From the Archives: Treating Opioid Addiction

It is estimated that between 26.4 million and 36 million people abuse opioids worldwide; the US government estimates that 2.1 million people in the United States have substance use disorders related to prescription opioid pain relievers in 2012 and another 467,000 are addicted to heroin. Consequences include a spike in the number of unintentional overdose deaths from prescription pain relievers (including the recent death of the musician Prince), and growing evidence to suggest a relationship between increased non-medical use of opioid analgesics and heroin abuse in the US.

OBrien_Charles_featWhat can we do to help? This spring, Charles O’Brien and colleagues reported results of the latest in a series of studies testing the drug naltrexone as a preventive against opioid relapse in people greatly at risk for relapse: formerly addicted convicts. “This U.S. multisite, open-label, randomized effectiveness trial showed that among adult offenders who had a history of opioid dependence, the rate of relapse was lower among participants assigned to extended-release naltrexone than among those assigned to usual treatment,” they write.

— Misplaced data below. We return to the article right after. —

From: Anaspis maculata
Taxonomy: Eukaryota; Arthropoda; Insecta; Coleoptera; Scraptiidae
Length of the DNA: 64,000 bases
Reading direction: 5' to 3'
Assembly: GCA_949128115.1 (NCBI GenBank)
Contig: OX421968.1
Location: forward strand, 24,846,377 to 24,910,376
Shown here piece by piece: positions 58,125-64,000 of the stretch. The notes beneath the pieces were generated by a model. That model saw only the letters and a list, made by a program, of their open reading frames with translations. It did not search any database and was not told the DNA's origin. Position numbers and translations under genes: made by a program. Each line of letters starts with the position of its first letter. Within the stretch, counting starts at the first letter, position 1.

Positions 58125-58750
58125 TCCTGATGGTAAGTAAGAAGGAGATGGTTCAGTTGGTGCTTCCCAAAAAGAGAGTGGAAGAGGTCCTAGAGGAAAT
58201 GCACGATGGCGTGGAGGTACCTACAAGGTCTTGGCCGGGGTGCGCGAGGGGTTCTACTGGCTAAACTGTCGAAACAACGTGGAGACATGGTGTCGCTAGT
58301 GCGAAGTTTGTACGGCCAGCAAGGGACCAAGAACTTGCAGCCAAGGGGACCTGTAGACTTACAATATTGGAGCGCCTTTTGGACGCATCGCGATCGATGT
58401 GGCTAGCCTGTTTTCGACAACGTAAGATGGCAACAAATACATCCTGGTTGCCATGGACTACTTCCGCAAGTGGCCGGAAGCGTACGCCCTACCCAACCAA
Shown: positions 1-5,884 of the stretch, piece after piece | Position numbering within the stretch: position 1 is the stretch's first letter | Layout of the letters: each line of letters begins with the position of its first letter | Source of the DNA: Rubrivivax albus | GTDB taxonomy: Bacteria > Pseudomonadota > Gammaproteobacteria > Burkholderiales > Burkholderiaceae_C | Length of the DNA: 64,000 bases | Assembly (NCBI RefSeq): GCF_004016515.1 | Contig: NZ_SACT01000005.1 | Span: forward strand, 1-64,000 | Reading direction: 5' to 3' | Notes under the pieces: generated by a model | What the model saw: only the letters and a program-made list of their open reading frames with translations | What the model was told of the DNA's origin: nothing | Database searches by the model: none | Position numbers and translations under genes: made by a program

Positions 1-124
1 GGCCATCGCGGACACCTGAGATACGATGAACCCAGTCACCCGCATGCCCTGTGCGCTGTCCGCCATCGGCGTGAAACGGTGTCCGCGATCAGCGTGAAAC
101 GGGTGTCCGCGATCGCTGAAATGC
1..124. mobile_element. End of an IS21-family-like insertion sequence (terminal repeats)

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National Recovery Month: Drug and Alcohol Addiction

OBrien_Charles_featThe month of September is dedicated to raising awareness about recovery from drug and alcohol addiction. This month, we interviewed Dana Alliance member Charles O’Brien, M.D., Ph.D., who founded the University of Pennsylvania’s Center for Addiction Treatment. For more than thirty years, O’Brien has worked to improve addiction treatment and has made many breakthroughs regarding the clinical aspects of addiction and the neurobiology of relapse.

In your opinion, what is the most common misconception about drug and alcohol addiction?

Most physicians learn very little about addictive disorders in medical school or residency. Rather than being considered a disease of the brain, most see it as bad behavior. They don’t know that there are FDA approved medications and that patients do respond to treatment, even though “cures” are rare.

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Interview with Addiction Expert Charles P. O’Brien

It’s National Alcohol and Drug Addiction Recovery Month, and who better to talk about current research and reasons for hope than addiction expert (and Dana grantee) Charles P. O’Brien, M.D., Ph.D.?

Dr. O’Brien is the Vice Chair and Kenneth Appel Professor of Psychiatry at the University of Pennsylvania and is an advocate of using medication to treat addiction. He is currently working with parolees who have a history of opiate addiction and relapse to examine the effectiveness of the medication naltrexone, a drug originally developed by the National Institute on Drug Abuse (NIDA) in the 1970s as a treatment for heroin addiction.

He discusses his research and opinions on the state of addiction treatment in the interview, “Ignorance and the Undertreatment of Addiction: Lessons from Prison.”

–Ann L. Whitman

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